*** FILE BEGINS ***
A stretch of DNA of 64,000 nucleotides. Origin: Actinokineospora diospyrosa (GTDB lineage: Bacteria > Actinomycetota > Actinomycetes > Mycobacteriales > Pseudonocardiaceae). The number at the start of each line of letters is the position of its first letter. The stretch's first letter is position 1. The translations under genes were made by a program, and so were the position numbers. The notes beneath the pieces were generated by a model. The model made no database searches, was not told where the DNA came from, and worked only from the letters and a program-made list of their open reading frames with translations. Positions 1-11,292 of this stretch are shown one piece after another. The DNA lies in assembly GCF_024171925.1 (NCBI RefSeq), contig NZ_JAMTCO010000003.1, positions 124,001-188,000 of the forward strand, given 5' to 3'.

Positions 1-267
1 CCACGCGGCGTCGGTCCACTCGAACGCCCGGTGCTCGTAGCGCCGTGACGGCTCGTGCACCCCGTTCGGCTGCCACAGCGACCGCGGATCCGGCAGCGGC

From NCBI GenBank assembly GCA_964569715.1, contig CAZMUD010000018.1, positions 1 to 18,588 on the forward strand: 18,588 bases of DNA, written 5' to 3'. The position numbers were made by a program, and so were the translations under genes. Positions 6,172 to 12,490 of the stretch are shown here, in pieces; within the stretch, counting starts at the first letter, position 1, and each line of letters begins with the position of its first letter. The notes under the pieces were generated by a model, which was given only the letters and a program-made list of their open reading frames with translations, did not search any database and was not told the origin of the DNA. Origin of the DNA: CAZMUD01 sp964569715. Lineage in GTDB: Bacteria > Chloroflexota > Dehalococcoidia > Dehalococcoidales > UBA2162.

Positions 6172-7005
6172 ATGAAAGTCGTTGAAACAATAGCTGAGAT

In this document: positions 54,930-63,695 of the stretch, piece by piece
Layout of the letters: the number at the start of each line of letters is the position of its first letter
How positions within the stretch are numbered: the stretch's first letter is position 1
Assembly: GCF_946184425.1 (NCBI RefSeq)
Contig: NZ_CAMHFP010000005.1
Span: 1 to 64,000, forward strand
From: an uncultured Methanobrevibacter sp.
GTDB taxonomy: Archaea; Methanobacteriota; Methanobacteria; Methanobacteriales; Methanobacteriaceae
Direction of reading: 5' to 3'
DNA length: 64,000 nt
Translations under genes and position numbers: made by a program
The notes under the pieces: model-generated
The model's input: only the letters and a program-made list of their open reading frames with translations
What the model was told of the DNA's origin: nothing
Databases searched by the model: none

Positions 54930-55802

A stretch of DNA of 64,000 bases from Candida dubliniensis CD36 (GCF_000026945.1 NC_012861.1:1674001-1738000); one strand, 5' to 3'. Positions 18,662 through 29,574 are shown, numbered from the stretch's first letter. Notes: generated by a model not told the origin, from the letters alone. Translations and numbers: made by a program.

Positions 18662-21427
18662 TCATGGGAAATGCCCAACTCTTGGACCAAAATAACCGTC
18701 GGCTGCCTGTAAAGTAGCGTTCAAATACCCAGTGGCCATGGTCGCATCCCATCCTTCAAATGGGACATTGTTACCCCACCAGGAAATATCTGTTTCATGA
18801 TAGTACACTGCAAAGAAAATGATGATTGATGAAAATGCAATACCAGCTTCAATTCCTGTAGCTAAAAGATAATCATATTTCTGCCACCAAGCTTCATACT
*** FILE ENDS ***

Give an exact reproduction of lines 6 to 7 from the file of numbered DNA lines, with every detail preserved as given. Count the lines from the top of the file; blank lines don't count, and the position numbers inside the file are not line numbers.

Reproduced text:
6172 ATGAAAGTCGTTGAAACAATAGCTGAGAT

In this document: positions 54,930-63,695 of the stretch, piece by piece